The Controversy of Federal Rule 37(e)

26 Feb 2014

Would the Proposed Amendment Harm Plaintiff eDiscovery?

As of February 18, 2014, the public comments to the proposed amendments to the Federal Rules of Civil Procedure are now closed (extended from the original deadline of the 15th). One particularity controversial proposed amendment is regarding Rule 37(e). Plaintiff trial attorneys and in-house corporate defense counsel are currently drawing lines in the sand on where they stand regarding this extremely important issue.

Rule 37(e) vs. Proposed Rule 37(e)

Here’s the text of the current Rule 37(e):

(e) Failure to Provide Electronically Stored Information. Absent exceptional circumstances, the court may not impose sanctions under these rules on a party for failing to provide electronically stored information lost as a result of the routine, good-faith operation of an electronic information system.

Here’s the text of the proposed Rule 37(e):

(e) Failure to Preserve Discoverable Information.

(1) Curative measures; sanctions. If a party failed to preserve discoverable information that should have been preserved in the anticipation or conduct of litigation, the court may

(A) permit additional discovery, order curative measures, or order the party to pay the reasonable expenses, including attorney’s fees, caused by the failure; and

(B) impose any sanction listed in Rule 37(b)(2)(A) or give an adverse-inference jury instruction, but only if the court finds that the party’s actions:

(i) caused substantial prejudice in the litigation and were willful or in bad faith; or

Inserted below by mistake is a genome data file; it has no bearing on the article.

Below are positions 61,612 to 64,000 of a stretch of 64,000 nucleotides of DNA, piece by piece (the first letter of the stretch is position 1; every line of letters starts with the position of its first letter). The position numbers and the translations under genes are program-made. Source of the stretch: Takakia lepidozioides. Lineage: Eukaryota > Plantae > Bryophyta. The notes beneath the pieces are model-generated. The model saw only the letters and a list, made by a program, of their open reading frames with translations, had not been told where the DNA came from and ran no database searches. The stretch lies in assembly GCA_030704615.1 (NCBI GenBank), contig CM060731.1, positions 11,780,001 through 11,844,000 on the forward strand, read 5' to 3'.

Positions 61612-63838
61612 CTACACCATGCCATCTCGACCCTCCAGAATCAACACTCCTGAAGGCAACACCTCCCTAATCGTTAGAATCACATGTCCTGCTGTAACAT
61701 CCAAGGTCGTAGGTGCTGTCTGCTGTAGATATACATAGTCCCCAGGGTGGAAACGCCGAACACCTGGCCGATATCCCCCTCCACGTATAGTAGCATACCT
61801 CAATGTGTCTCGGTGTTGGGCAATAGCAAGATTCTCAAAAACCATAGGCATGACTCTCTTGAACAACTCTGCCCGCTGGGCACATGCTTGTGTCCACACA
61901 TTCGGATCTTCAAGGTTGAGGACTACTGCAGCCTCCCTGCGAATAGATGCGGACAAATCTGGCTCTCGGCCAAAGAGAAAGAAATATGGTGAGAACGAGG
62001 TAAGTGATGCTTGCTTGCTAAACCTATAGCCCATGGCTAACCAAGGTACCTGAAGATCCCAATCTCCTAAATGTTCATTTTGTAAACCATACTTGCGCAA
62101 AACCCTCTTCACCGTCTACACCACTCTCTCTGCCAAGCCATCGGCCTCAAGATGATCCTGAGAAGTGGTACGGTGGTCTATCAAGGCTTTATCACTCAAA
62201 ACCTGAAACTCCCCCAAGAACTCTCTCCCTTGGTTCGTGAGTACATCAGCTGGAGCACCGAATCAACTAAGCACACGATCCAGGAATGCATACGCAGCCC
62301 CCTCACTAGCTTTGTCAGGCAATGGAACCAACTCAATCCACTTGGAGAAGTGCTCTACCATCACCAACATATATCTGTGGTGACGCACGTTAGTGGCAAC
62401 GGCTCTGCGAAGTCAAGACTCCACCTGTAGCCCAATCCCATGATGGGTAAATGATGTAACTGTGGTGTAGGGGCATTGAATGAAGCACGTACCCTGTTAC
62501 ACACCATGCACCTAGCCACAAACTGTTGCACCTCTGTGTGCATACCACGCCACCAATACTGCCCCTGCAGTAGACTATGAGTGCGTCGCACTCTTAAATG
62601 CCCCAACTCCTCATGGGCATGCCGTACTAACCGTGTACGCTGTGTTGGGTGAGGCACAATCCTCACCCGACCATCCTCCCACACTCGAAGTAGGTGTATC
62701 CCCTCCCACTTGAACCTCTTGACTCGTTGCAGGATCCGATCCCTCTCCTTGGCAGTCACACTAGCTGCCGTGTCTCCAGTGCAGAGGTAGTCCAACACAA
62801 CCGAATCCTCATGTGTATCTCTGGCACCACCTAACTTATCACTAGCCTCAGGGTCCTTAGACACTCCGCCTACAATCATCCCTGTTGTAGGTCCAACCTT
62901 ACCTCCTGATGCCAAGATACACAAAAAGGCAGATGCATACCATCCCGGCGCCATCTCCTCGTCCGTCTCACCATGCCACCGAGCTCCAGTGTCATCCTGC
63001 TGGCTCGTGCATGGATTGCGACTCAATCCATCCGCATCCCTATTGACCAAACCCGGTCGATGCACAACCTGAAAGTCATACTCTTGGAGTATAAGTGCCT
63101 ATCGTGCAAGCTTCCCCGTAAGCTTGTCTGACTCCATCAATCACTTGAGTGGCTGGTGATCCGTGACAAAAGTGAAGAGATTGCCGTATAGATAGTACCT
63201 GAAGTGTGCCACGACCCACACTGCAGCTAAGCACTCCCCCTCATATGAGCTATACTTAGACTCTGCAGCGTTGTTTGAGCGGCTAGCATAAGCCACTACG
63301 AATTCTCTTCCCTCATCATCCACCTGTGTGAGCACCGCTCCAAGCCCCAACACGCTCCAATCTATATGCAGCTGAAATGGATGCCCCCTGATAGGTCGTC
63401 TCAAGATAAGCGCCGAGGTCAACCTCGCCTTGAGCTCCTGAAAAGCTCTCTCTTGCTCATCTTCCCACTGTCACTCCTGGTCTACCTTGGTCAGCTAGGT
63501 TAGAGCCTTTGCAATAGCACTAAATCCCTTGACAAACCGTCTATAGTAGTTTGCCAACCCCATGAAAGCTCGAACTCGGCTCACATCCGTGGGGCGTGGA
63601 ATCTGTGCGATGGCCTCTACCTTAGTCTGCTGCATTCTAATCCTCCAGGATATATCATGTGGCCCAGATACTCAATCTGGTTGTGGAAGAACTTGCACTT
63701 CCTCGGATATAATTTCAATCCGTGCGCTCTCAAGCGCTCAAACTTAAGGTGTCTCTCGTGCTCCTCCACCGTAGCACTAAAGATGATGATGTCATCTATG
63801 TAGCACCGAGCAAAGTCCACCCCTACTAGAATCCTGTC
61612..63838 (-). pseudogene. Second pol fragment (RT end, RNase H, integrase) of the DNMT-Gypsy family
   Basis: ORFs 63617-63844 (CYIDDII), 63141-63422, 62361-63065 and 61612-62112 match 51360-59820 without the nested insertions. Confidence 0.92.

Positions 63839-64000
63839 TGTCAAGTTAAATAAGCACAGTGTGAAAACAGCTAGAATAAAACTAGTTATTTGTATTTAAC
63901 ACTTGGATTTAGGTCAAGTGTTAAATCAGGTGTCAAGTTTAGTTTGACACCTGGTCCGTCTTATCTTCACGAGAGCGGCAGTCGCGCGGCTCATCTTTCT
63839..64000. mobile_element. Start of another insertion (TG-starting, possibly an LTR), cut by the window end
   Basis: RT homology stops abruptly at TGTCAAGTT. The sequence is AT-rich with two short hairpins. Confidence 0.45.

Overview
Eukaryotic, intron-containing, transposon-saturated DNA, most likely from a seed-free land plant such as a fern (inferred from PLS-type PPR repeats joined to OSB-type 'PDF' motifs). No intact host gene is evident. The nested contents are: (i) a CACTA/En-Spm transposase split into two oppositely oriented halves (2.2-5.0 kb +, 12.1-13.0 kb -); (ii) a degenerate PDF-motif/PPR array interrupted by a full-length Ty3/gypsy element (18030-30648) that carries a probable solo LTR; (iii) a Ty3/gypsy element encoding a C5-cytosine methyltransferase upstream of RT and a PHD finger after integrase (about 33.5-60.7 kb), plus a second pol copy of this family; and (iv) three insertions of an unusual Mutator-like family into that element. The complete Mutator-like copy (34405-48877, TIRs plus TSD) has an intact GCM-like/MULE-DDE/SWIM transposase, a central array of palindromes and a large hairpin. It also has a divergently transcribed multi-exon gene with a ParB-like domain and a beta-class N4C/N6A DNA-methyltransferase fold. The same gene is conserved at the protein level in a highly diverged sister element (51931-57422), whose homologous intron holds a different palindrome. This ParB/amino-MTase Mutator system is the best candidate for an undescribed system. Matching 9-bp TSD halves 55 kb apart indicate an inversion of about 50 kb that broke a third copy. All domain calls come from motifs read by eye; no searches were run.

(ii) irreparably deprived a party of any meaningful opportunity to present or defend against the claims in the litigation.

Prior to the proposed amendment, certain case law[1] held that negligently or recklessly destroyed evidence may provide a sufficient culpable mind to negate “good faith.” The proposed amendment adds additional burdens upon innocent parties seeking sanctions for lost or missing evidence. It is not easy to demonstrate culpability, relevancy and prejudice regarding evidence one does not have due to the other party’s conduct, in general, and this amendment only elevates such burden. In most class action lawsuits or multidistrict litigations against large corporations, this will raise the burden of proof for plaintiffs and allow negligent corporate defendants to stand silent in hopes such a difficult burden cannot be carried.

Sekisui and Judge Scheindlin’s Infamous “Footnote 51”

Plaintiffs have a strong ally in this debate: the Honorable Shira A. Scheindlin, federal district court judge in the Southern District of New York, scribe of the lauded Zubulake opinions, who wrote Footnote 51 in Sekisui American Corporation v. Hart, 12 Civ. 3479 (S.D.N.Y. Aug. 15, 2013). (Click here for our newsletter about the facts of this case.)

In Footnote 51, Judge Scheindlin explained that she is against the proposed amendment to Rule 37(e): “I do not agree that the burden to prove prejudice from missing evidence lost as a result of willful or intentional misconduct should fall on an innocent party. Furthermore, imposing sanctions only where evidence is destroyed willfully or in bad faith creates perverse incentives and encourages sloppy behavior. Under the proposed rule, parties who destroy evidence cannot be sanctioned (although they can be subject to “remedial curative measures”) even if they were negligent, grossly negligent, or reckless in doing so.” Id.

The Future of Rule 37(e)

Of course, many corporate defense attorneys argue for the amendment to be implemented, as they know it will make proving electronic discovery spoliation more difficult for plaintiff trial attorneys. There are also many who agree with Judge Scheindlin’s prediction that if passed, the new amendment might encourage negligent electronic data preservation policies and practices.

The public comments reached well over 2,000 submissions for the proposed amendments. Now it is up to the Advisory Committee to discard, revise, or transmit the amendments to the Standing Committee, who recommends changes to the Judicial Conference, who will then submit them to the Supreme Court. If the proposed amendment to Rule 37(e) passes, it would likely go into effect on December 1, 2015.

[1] See e.g., Residential Funding Corp. v. DeGeorge Financial Corp., 30 F.3d 99, 107 (2d Cir. 2002).